If there was one theme that informed Griffiths’s work, it was the conflict between reformist pragmatism and revolutionary idealism. It was there in an early work like Occupations, first seen at the Manchester Stables in 1970 and quickly picked up by the RSC for a production starring Patrick Stewart and Ben Kingsley. Set in Turin in 1920 at a time when every engineering factory in northern Italy had been taken over by the workers, the play involves a head-on confrontation between Kabak, a businesslike Comintern representative, and Antonio Gramsci, the Sardinian firebrand advocating shop-floor soviets.

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      ‘People are getting murdered in knicker factories!’: how Coronation Street lost the plot

      news.movim.eu / TheGuardian · Tuesday, 2 April - 04:00

    Fans are outraged, ex-cast members think it’s drivel – even its current actors are fed up. How did the world’s longest running soap go from shaping the national conversation to thinking it’s a ropey crime drama?

    Whether it’s Deirdre being sent to prison , Alan Bradley getting mown down by a Blackpool tram or “you should have stayed at the party, Maxine” , Coronation Street has provided some most memorable moments in UK soap history.

    At its peak, the world’s longest-running television soap could pull in 26 million viewers an episode and its stories, such as the introduction of the transsexual character Hayley Cropper , helped shape the national conversation in a way Westminster politicians could only dream of. But in recent years, Corrie has faced a backlash from fans who say they are fed up with dark, issues-based plots, an ever-increasing cast and sporadic scheduling of ITV’s flagship soap.

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      MasterChef turns 20! The cookery competition just gets better and better

      news.movim.eu / TheGuardian · Monday, 1 April - 11:00 · 1 minute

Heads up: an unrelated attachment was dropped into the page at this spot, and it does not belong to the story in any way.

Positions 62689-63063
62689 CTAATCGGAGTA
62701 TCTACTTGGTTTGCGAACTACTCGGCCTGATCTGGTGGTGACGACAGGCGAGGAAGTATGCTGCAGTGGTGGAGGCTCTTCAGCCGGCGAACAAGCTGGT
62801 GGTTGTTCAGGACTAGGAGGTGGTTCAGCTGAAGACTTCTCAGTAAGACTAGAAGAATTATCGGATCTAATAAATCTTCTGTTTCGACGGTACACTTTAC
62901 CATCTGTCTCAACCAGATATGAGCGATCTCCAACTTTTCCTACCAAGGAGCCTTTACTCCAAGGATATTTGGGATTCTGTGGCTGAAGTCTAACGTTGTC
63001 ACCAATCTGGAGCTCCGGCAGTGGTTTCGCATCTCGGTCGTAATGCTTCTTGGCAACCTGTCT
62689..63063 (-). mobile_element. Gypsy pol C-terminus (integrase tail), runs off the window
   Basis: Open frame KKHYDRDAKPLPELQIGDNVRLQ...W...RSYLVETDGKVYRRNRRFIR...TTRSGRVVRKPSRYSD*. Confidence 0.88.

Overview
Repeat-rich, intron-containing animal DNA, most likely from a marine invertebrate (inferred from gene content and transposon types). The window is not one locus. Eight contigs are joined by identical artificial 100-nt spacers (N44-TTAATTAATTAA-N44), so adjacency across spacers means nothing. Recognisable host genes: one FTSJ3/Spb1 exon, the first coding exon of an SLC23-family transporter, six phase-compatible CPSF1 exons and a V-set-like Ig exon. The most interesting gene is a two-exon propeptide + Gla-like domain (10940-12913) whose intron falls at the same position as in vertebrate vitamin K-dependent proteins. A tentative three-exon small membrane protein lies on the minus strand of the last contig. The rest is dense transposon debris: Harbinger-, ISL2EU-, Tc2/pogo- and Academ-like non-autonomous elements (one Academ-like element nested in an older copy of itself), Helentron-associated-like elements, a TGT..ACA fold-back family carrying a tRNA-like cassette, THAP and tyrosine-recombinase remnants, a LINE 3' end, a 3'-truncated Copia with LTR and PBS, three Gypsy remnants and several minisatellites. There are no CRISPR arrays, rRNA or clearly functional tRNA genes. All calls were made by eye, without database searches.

It made TV culinary showdowns fun – and it shows no signs of stopping. From the spinoffs to new rounds, there’s no danger of this televisual institution going off the boil

    Recently, at a friend’s house, I was given the remote control and told to “put something on”. This is a big responsibility and the sweaty-palmed pressure might explain how I ended up on a channel they didn’t know they had, with no idea of what combination of buttons I pressed to get there. More importantly, it’s how we all ended up watching several episodes of a series of MasterChef from at least five years ago. Note “several episodes”: we might have arrived there by accident, but we stayed by choice.

    MasterChef is about to enter its 20th season, and the BBC is, rightly, in a celebratory mood. In 2005, the format was revived, jazzed-up and modernised. The Loyd Grossman days, from 1990 to 2000, were fussier and far more formal. In 2005, Gregg Wallace and John Torode came along. Over almost two decades at the helm, they’ve made “buttery biscuit base” happen and competitive TV cooking fun again. I say fun. I’m not sure how much fun the contestants are having when they serve a sloppy collapse that was supposed to pay homage to their mother’s cherished recipe to three tight-lipped former champions, but if they aren’t having fun, at least the viewers are. The tension is palpable. Give me a scrappy, raw talent who can’t plate-up for toffee but makes exceptional-tasting food and I’m all in.

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      It Came from Outer Space star Barbara Rush dies aged 97

      news.movim.eu / TheGuardian · Monday, 1 April - 10:39

    Best known for her work in 1950s sci-fi, the actor also took supporting roles in films including Bigger Than Life and Magnificent Obsession

    Barbara Rush, the female lead of 1950s sci-fi horror It Came from Outer Space, has died aged 97. Her daughter Claudia Cowan, a reporter for Fox News, told Fox News Digital : “My wonderful mother passed away peacefully at 5:28 this evening. I was with her this morning and know she was waiting for me to return home safely to transition.”